Among the hottest items Cool Stuff owner Arnie Fagan sells are the apartments above his store.
“My apartments are on the Times Square of Columbia,” said Fagan, referring to his building’s location at Broadway and Eighth Street. “You can’t get a better location — period.”
When Fagan closes shop, his home is only seconds away in one of the apartments above his store. Although his situation is reminiscent of a turn-of-the-century general store owner, he’s not unusual. In fact, Fagan is among hundreds of people who enjoy living downtown.
City leaders might like to see even more people get the chance to live in apartments above downtown stores, otherwise known as mixed-use housing. After hearing a consultant’s report on affordable housing last month, they’re reviewing the recommendations, including whether construction of more downtown apartments might boost the central business district and at the same time encourage more affordable housing throughout the city.
Downtown apartments can be costly
Depending on the quality of the apartment, though, prime spots downtown can be relatively expensive compared to other locations around the city. So how do they help create affordable housing?
By increasing the city’s overall housing supply with projects downtown and without a change in demand, prices in the market as a whole would go down, Doug Frederick of J-Quad and Associates said Wednesday. The Dallas firm, hired by the city to study affordable housing issues, presented its report last month to the city’s Housing Steering Committee.
Frederick added that if students remain attracted to the convenience of downtown, they might be drawn to new mixed-use housing. That, in turn, would shift the target population for and the price of homes outside downtown — such as duplexes — that are typically occupied by students.
The problem will be finding developers to build new mixed-use housing because of uncertainty in the market, City Planner Roy Dudark said.
“It might stimulate more interest if we had one or two developers demonstrate it,” Dudark said.
To help entice developers, Frederick said, the city could apply for an estimated $1.5 million in federal low-interest loans for two possible mixed-use housing projects. Developers would then apply to the city for the aid, and those who receive it would have to make some of the apartments they build available at affordable costs, as determined by the U.S. Department of Housing and Urban Development.
Loans could create cheaper housing
Frederick said the loans are designed to stimulate development downtown and promote affordable housing at the same time.
Carrie Gartner, director of Downtown Columbia Associations, said such a plan would make good use of vacant space. Downtown can’t grow up, but needs to expand outward, she said, adding that she has talked to developers who are very interested in mixed-use housing projects.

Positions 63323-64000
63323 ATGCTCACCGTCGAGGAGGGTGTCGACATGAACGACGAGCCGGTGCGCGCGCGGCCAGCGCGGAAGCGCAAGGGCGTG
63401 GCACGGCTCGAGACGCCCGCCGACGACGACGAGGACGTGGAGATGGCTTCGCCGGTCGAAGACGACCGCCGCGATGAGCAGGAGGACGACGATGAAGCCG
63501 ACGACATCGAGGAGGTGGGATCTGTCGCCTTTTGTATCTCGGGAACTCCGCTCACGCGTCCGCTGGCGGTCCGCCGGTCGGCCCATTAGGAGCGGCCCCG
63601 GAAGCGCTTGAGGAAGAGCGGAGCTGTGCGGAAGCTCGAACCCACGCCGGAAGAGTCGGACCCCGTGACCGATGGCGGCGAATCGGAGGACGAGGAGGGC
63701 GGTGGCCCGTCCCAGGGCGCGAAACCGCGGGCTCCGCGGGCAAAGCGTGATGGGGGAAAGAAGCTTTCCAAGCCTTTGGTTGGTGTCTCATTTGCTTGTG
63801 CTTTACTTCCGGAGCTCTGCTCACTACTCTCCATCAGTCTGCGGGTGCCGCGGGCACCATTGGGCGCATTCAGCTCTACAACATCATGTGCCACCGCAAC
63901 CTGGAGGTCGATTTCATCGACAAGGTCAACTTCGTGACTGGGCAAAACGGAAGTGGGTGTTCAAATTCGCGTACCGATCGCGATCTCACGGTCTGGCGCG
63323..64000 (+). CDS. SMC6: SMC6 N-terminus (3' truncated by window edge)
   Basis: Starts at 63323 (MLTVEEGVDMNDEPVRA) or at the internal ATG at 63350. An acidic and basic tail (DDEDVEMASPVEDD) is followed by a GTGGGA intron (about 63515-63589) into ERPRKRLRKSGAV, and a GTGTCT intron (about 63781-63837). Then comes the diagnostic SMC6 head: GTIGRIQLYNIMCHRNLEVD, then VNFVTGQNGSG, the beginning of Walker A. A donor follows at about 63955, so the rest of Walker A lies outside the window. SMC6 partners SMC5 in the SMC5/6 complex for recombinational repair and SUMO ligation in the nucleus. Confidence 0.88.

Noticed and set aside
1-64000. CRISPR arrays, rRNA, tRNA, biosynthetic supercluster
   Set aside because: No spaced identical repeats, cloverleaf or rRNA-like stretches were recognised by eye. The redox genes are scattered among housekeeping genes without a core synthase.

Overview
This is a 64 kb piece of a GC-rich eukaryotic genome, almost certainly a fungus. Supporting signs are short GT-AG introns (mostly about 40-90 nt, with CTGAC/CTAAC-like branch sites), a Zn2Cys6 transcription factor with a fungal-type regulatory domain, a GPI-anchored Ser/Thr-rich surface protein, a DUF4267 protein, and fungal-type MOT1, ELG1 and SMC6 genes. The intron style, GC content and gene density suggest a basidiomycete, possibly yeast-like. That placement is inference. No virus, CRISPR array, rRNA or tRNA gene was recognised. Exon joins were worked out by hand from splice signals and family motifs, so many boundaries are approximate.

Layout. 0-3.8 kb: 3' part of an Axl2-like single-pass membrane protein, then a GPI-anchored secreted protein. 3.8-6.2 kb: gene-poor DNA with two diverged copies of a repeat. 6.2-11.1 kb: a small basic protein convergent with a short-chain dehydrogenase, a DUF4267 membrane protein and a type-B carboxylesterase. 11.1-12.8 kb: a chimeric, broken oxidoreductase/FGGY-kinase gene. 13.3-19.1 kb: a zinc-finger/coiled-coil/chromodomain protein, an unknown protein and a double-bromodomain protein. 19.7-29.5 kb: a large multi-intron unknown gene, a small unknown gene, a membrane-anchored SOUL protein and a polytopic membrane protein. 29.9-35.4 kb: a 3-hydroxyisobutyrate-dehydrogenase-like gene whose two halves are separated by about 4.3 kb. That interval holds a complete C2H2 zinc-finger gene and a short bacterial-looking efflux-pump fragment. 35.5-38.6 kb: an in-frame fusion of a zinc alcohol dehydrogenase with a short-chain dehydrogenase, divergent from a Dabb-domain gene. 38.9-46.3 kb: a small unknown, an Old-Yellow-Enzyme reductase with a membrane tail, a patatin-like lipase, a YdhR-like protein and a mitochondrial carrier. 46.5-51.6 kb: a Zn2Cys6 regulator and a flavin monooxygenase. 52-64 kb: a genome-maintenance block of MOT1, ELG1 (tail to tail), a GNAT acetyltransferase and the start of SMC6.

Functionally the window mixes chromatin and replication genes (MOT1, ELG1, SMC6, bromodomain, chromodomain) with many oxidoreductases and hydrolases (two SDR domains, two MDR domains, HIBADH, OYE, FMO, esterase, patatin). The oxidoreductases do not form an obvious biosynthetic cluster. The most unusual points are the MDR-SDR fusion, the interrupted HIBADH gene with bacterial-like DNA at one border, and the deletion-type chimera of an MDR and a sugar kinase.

“We have enough vacant lots to keep us busy for a while,” Gartner said, citing vacant property in the Flat Branch area and along Fourth through Seventh streets.
Gartner said all of the more than 250 apartments downtown are full, and some have lengthy waiting lists. The most common calls to her office come from apartment seekers, she said.
“There’s a huge demand, and it’s not just college students,” Gartner said. “It’s also young professionals and people looking to retire.”
For MU student Meredith Woerner, though, living downtown might remain only a wish. Since the beginning of the year, she and a friend have put themselves on waiting lists for several apartments downtown. At one point, they had one of Fagan’s apartments within their grasp, but confusion about another roommate caused them to run out of time to sign the lease. Now they’ll probably live in East Campus, Woerner said.
“You’ve got to know someone — that’s the key,” she said.
MU student Nate Tomasi and his three roommates lucked out. A fraternity connection landed them on top of a waiting list about this time last year. Now they’re living above Widman’s Bar and Grill on Broadway.
But they didn’t get settled into the apartment overlooking Eighth Street right away. Renovations ran behind, so they spent two months in the Regency Inn Premier Hotel.
All four said the wait was worth it, now that they’ve moved into the spacious two-level apartment that still smells of new paint. They particularly like the tiled landings in the stairways, which are unique to their apartment. From the stairs, they can gaze up through the vertical windows at an American flag atop First National Bank across the street. At the top of the staircase, they often play basketball with a miniature ball and net.
Convenience major advantage to living downtown
Convenience, not just a good view, is what makes them most satisfied with their home. Three of the four roommates work downtown — one, Jeff Aistrup, works next door at Quizno’s — and they said they’re able to fully enjoy downtown activities, restaurants and bars.
The apartment costs $1,600 per month. It’s a fair price when it’s split four ways, both for the location and when compared to housing options farther away, the roommates said.
That willingness on the part of tenants to pay extra for the amenities of downtown living could entice housing developers to look at building downtown, especially given the potential for financial assistance from the city and HUD.
“The importance of it is to try to support the vitality and level of activity in and around the downtown area by providing a more resident population,” Dudark said.